Listing 4—Copying the database directory with rsync.

$ rsync -avz -e "ssh -i .ssh/<key_name>" /home/idcuser/<database directory>

The command <key_name> holds the SSH key filename, <database directory> is the directory where the Derby database is contained, and <secondary_server_ip> is the IP address of the secondary server.

Case Study 3: WebSphere Application Migration with Profiles

This case study is an example of the tools and approach for migrating a more complex application. The steps for the setup of the primary system are as follows (see Figure 6):

  1. Set up the Derby database.
  2. Enable user authentication.
  3. Run Derby in network mode.
  4. Run the Derby client in network mode.
  5. Install the example application.
  6. Perform WebSphere configuration with wsadmin Jython scripts.
  7. Create a JDBC provider.
  8. Create an authentication alias.
  9. Create and test a data source.

Figure 6 Migration of a WebSphere application using profile export.

WebSphere profiles include the applications packaged in them, as well as all other configuration settings. We'll use export of a profile to a configuration archive to migrate our upgraded example application. These steps are already automated in the WebSphere images in the SCE catalog, except for the additional customization specific to deployed applications.

The migration steps are as follows:

  1. Export the profile configuration archive from the primary WebSphere system.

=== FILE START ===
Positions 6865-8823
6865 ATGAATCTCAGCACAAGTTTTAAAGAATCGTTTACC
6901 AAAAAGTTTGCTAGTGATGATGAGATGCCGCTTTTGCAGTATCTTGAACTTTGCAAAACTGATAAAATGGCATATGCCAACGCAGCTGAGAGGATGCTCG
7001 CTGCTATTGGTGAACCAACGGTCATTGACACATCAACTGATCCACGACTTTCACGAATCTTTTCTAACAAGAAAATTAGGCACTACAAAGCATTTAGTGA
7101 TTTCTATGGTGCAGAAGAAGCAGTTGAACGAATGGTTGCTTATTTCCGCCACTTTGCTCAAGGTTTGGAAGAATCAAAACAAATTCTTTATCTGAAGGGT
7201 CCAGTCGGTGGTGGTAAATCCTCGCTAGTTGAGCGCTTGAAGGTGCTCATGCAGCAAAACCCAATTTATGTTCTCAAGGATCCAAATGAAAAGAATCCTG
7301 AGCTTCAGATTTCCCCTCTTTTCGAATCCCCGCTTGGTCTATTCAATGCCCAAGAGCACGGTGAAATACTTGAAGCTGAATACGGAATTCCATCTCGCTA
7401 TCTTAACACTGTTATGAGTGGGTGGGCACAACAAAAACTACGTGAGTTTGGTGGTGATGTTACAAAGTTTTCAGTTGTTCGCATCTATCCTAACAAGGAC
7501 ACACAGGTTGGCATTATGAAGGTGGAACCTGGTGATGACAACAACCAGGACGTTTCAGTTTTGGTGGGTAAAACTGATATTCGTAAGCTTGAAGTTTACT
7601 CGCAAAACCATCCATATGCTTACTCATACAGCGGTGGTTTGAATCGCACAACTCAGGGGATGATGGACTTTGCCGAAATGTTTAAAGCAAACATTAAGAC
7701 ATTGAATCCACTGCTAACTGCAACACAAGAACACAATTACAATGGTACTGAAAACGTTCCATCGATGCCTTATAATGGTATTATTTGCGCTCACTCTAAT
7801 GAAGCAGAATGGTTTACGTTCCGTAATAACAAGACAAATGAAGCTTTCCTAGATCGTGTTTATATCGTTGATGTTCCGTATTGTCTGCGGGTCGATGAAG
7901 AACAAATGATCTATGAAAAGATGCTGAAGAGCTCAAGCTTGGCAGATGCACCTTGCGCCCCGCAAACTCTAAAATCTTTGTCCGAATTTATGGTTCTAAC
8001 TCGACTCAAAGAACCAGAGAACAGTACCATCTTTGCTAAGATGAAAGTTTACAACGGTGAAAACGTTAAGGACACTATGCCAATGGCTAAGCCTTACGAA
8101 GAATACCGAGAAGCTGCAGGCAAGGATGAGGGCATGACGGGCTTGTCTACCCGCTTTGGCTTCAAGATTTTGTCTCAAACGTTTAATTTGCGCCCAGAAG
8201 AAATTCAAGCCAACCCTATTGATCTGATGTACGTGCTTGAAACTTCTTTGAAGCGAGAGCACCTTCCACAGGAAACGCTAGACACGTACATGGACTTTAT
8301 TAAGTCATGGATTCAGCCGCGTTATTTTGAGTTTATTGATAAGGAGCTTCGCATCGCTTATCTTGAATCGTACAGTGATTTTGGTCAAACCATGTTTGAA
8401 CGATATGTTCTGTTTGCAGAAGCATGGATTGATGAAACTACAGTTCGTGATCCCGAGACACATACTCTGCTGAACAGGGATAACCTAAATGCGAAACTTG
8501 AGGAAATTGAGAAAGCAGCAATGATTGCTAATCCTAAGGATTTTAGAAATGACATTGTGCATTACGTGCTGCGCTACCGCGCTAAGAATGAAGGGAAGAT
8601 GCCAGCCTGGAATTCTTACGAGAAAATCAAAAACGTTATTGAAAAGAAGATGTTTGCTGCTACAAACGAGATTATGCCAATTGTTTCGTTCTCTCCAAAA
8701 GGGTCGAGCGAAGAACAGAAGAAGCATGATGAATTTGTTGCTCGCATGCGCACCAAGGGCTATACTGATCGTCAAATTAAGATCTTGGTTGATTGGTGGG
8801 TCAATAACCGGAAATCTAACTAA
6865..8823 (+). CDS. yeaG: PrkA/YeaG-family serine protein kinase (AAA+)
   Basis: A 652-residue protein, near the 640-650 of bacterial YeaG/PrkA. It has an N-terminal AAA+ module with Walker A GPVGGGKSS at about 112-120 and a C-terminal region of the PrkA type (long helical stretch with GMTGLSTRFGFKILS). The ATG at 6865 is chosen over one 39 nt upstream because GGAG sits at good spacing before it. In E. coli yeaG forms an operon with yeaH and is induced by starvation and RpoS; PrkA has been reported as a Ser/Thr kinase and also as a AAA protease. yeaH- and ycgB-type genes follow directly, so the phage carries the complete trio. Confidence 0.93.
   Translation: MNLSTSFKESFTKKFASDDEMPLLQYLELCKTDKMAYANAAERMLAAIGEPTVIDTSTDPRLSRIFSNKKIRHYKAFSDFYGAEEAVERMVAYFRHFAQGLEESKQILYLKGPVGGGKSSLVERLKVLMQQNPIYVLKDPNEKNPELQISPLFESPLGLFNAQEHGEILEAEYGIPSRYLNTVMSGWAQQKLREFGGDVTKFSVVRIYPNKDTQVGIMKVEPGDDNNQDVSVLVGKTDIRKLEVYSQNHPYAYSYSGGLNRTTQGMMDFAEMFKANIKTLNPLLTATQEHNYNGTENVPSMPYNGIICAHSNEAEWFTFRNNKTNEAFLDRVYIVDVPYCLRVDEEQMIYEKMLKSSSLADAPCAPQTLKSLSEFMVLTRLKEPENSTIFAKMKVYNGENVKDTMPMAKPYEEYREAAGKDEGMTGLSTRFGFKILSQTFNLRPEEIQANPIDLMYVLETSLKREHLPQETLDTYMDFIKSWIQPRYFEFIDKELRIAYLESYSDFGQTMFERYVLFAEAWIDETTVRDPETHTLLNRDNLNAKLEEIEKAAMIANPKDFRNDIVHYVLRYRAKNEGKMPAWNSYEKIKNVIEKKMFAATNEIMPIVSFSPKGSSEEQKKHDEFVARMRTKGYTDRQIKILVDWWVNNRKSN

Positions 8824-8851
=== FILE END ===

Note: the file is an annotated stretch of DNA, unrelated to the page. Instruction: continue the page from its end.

2. Copy the files to the secondary server.
  3. Test the database.
  4. Import the profile.
  5. Update the profile for the new hostname.
  6. Perform additional customization for application-specific settings, such as data sources.

Exporting and importing profiles requires a WebSphere restart. Use the manageprofiles command to export the profile. First stop the web server and admin server from the idcuser login. These steps are shown in Listing 5. Start the procedure logged in as idcuser in the SCE Linux virtual machine running WebSphere.

Listing 5—WebSphere profile export from the primary server.

$ sudo /opt/IBM/HTTPServer/bin/apachectl stop
$ sudo /opt/IBM/HTTPServer/bin/adminctl stop
$ su - virtuser
$ /opt/IBM/WebSphere/AppServer/bin/stopServer.sh server1
$ /opt/IBM/WebSphere/AppServer/bin//manageprofiles.sh -listProfiles
$ /opt/IBM/WebSphere/AppServer/bin/manageprofiles.sh
 -backupProfile -profileName AppSrv01
 -backupFile /home/virtuser/AppSrv01.car
INSTCONFSUCCESS: Success: The profile backup operation was successful.

Copy the backed-up profile from the previous step to the secondary server, stop the application server, and use the manageprofiles command to delete the existing profile and import the new one. These steps are shown in Listing 6.

Listing 6—Import of the WebSphere profile on the secondary server.

$ su - virtuser
$ /opt/IBM/WebSphere/AppServer/bin/stopServer.sh server1
$ /opt/IBM/WebSphere/AppServer/bin//manageprofiles.sh –delete AppSrv01
$ rm -rf /opt/IBM/WebSphere/Profiles/AppSrv01
$ /opt/IBM/WebSphere/AppServer/bin/manageprofiles.sh
 -restoreProfile -backupFile /tmp/AppSrv01.car
INSTCONFSUCCESS: Success: The profile was successfully restored.